MAiD (Medical Assistance in Dying) became law in Canada in June, 2016 with a variety of responses. It has been welcomed, ignored, misunderstood, controversial, deemed to be anathema.

Five years ago, the request by a friend to sign as a witness on her MAiD document, made me pause and reflect, once again, on life, on death, on compassion, on personal decision-making about one’s own body and more.

I found myself going back decades ago and a conversation with my mother who wanted to have ‘the conversation’ with me. Having serious health issues, she wanted me to know her thoughts on dying and her wishes. We had ‘the conversation’ many times over the years.

The day in her doctor’s office when he told us that Mom’s kidneys had failed and she would have to go on dialysis immediately, she made it very clear that she would not do dialysis. The earlier conversations were brought into reality.

Mom had often expressed a hope that the Canadian government would let people who had been diagnosed with a terminal illness, make the decision as to the timing of when they would die for themselves in consultation with their doctor. Mom didn’t get her wish. MAiD was not legal at that time.

Before my husband Hans and I married, we talked about our “final wishes” and MAiD emerged in conversations. Hans was born in the Netherlands where they had their own equivalent to MAiD. He had researched it, was a supporter, and when his first cancer diagnosis was pronounced, we revisited our early discussions. With his second cancer diagnosis, he wanted to formalize things with his doctor and let him to know that if the prognosis were terminal with extreme pain and incapacitation, he wanted to be a candidate when the law was passed in Canada.

With his third cancer (terminal esophageal) a few years later, he knew that the extreme pain he dealt with each moment, would get worse as the cancer continued to spread. There was no quality of life for him at that time. He couldn’t swallow; he couldn’t speak above a whisper; he was exhausted and the pain was not being managed. The time had come. He reminded me that his wishes remained strong and steadfast and that if he couldn’t be granted his request in Canada, he wanted to go to the Netherlands where his request would be granted.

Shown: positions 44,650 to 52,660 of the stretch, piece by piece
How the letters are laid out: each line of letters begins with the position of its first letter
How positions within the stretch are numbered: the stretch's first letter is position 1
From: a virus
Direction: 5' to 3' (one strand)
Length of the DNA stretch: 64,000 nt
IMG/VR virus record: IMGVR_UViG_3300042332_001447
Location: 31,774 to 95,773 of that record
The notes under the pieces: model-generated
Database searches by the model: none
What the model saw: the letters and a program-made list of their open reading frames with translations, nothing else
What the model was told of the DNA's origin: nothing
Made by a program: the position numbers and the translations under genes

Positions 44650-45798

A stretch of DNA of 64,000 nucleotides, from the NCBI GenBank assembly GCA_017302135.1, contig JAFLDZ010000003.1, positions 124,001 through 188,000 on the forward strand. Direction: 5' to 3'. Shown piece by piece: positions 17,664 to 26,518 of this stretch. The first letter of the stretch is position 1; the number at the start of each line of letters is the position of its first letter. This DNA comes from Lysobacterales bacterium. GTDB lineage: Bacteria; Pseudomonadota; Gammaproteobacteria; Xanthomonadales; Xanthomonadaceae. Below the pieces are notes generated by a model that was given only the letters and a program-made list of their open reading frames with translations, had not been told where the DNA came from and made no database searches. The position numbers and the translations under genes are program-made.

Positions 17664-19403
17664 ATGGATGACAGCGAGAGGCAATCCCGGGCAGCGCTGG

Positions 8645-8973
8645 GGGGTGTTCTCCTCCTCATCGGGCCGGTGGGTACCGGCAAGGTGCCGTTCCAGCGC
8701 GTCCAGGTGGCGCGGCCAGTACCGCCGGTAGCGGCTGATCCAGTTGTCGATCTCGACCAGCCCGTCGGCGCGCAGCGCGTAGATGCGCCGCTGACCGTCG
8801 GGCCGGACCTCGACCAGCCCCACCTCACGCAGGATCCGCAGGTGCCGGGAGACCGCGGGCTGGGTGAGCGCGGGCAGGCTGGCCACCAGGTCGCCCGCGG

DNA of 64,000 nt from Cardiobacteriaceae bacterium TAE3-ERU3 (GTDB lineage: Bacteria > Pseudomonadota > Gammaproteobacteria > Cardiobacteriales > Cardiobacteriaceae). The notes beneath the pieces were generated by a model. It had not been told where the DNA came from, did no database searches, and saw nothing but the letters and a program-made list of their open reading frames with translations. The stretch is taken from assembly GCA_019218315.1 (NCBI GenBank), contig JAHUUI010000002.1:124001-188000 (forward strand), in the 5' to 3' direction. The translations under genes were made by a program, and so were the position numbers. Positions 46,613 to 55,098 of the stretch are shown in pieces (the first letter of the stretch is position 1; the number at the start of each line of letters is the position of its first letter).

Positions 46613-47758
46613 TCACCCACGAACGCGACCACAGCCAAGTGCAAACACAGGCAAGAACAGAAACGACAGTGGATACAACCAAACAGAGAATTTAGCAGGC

He reminded me of our experience with Shandy, our rescue-dog and beloved King Charles spaniel who had been in pain for too long. While the medications helped her somewhat, pain was her daily, ever-increasing experience. The morning we put her favourite cookie in her mouth and she didn’t know what to do with it, we were at a complete loss. The vet diagnosed it as ‘canine dementia,’ and told us that her kidneys had now failed. He could offer no further remedial help.

Shandy had no quality of life. She wasn’t eating. She was in emotional distress and constant physical pain. She was deaf and partially blind. The vet asked what we wanted to do. We asked ourselves “Could we love her enough to let her go?”

It was Friday. An appointment was set for the procedure to happen the next morning. “Monday.” I said. “How about we have her with us over the weekend and have the procedure done on Monday?” My wise husband let me talk and cry it out. He had had dogs all of his life and had walked this road with them in the past. Shandy was my first such experience. Hans and I talked and listened to one another in the silence as we held Shandy close to us. And then I heard myself say “Let love speak.”

By rescuing her from a terrible situation so very long ago, she had been given love and a life of freedom from the pain she had endured from a cruel owner. That was then.

Could we give her love and a life of freedom from pain now – even if that meant we would no longer have her with us?

As difficult as it was, we knew that it was our time to give Shandy the gift of unconditional love and let “love speak.”

I will never forget Shandy’s eyes as she sat on my lap on the drive to the veterinarian’s office the next morning. Usually, on the road and at the vet’s, Shandy was agitated. Not that time. This time, she was quiet. She was at peace.

Love spoke. Under the gentle hands of the vet, Shandy gently left us.

Supporting Hans’ decision for MAiD was personally difficult. But in remembering our experience with Shandy, I knew I had to “let love speak” and support my husband’s decision.

When I sit in a doctor’s office and am asked to sign MAiD papers for friends with whom I have spent a lot of time listening to and talking about ‘possibilities’, I remember my mother. I remember Shandy. I remember Hans. And each time, as I sign the papers, I know that the motivation is clear … “Let love speak.”

While I pray that each person whose MAiD paper I sign will leave planet earth gently, in their sleep, I am aware that death may not happen that way.

If that doesn’t happen, and they choose to invoke MAiD, I will ‘let love speak’ and support them in any way I can.

And, should such a time come when I make such a decision for myself, I pray that others will ‘let love speak’ and support me in my decision. May love speak.

An aside – this reflection is not intended to cause debate, argument, distress or controversy about the MAiD program in general or in particular. It is a personal reflection only.

© June Maffin
This is a photo of Shandy, beloved canine companion who died October 10, 2009 and who will not be forgotten. Rest in peace, Shandy. Rest in peace. And give Hans a gentle cuddle from me.